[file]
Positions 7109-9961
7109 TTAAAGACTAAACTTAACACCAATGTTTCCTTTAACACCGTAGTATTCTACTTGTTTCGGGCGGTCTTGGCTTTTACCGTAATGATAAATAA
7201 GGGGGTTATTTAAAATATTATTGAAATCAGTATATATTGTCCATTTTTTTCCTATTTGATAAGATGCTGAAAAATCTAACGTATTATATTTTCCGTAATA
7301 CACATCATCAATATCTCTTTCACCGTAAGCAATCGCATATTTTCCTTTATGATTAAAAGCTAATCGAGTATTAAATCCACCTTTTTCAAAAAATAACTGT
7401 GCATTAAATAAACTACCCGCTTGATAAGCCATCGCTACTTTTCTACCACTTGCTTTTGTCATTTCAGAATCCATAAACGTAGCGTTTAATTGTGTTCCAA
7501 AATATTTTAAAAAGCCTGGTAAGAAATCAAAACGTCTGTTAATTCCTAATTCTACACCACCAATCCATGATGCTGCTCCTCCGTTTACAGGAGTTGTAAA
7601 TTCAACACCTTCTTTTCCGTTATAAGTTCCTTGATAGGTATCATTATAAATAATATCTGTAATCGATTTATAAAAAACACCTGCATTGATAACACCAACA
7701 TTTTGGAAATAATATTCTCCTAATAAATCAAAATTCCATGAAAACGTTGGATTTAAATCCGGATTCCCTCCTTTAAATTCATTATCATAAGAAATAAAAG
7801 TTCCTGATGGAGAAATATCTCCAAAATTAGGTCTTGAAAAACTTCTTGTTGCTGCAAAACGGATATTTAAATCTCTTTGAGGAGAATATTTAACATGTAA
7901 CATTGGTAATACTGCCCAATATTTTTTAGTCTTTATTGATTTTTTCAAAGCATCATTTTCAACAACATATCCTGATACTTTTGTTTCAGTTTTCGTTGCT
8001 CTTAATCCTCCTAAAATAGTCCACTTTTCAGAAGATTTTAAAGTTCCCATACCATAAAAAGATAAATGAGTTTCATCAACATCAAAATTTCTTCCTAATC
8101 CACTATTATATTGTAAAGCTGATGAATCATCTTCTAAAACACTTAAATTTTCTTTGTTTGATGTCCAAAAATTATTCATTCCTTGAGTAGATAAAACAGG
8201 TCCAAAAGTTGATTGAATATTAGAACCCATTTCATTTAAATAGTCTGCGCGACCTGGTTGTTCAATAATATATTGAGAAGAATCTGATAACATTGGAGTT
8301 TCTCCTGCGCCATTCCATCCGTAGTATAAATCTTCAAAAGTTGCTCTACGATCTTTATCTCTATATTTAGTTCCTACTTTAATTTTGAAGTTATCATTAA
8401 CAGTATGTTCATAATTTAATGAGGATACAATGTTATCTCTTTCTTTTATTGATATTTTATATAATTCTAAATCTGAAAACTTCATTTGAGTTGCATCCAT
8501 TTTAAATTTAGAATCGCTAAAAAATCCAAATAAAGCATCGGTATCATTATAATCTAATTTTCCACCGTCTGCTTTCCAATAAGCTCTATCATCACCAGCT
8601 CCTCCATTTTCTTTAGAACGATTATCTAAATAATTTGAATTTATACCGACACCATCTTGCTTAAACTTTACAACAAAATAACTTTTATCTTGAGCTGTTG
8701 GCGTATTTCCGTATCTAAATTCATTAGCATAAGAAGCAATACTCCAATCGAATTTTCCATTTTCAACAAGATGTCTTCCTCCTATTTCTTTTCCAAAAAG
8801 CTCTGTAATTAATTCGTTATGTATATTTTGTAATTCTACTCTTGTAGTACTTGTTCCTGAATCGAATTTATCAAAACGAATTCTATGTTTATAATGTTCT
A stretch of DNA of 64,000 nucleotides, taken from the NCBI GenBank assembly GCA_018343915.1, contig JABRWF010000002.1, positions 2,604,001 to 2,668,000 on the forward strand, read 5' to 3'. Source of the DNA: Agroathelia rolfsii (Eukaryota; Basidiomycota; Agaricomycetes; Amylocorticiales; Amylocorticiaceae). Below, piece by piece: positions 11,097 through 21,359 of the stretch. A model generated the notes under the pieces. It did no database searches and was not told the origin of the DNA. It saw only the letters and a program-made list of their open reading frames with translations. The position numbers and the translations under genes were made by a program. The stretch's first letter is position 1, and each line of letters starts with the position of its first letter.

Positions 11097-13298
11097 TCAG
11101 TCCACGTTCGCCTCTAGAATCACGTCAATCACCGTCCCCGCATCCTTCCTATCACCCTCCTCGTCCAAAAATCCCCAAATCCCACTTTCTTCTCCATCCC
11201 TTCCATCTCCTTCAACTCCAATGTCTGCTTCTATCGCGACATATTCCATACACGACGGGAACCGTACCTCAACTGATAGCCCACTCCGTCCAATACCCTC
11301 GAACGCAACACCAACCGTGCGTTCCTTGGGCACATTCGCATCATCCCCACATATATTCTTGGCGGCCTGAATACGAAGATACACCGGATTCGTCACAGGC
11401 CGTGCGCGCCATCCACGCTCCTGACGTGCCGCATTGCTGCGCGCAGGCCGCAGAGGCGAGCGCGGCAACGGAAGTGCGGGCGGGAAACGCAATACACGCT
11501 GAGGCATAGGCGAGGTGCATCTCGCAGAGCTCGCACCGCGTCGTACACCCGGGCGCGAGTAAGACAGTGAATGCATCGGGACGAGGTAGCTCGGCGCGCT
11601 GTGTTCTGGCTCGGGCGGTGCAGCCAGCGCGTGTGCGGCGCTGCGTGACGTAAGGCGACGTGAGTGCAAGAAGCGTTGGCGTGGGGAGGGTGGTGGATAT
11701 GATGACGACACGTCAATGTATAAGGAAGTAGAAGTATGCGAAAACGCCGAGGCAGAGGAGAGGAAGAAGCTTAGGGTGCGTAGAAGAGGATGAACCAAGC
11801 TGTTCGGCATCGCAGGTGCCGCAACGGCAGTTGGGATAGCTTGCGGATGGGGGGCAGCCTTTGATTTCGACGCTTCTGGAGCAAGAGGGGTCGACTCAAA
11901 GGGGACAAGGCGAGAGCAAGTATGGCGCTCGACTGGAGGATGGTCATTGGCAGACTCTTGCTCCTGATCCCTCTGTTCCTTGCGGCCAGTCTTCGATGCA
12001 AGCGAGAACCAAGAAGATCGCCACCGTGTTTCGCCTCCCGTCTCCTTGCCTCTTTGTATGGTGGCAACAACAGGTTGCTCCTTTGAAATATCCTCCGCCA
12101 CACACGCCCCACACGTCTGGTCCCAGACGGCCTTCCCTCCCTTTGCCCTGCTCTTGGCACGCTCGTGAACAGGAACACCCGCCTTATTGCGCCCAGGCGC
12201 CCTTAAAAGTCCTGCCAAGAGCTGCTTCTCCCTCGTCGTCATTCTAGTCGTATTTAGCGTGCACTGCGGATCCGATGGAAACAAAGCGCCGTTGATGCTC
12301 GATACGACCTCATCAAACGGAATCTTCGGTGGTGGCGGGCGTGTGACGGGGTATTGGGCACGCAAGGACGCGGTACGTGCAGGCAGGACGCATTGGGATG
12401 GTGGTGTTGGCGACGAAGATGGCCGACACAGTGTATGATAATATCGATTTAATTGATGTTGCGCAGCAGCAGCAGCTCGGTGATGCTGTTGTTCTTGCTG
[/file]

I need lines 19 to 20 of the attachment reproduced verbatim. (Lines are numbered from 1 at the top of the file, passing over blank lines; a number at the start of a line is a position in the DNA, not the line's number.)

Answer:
8801 CTCTGTAATTAATTCGTTATGTATATTTTGTAATTCTACTCTTGTAGTACTTGTTCCTGAATCGAATTTATCAAAACGAATTCTATGTTTATAATGTTCT
A stretch of DNA of 64,000 nucleotides, taken from the NCBI GenBank assembly GCA_018343915.1, contig JABRWF010000002.1, positions 2,604,001 to 2,668,000 on the forward strand, read 5' to 3'. Source of the DNA: Agroathelia rolfsii (Eukaryota; Basidiomycota; Agaricomycetes; Amylocorticiales; Amylocorticiaceae). Below, piece by piece: positions 11,097 through 21,359 of the stretch. A model generated the notes under the pieces. It did no database searches and was not told the origin of the DNA. It saw only the letters and a program-made list of their open reading frames with translations. The position numbers and the translations under genes were made by a program. The stretch's first letter is position 1, and each line of letters starts with the position of its first letter.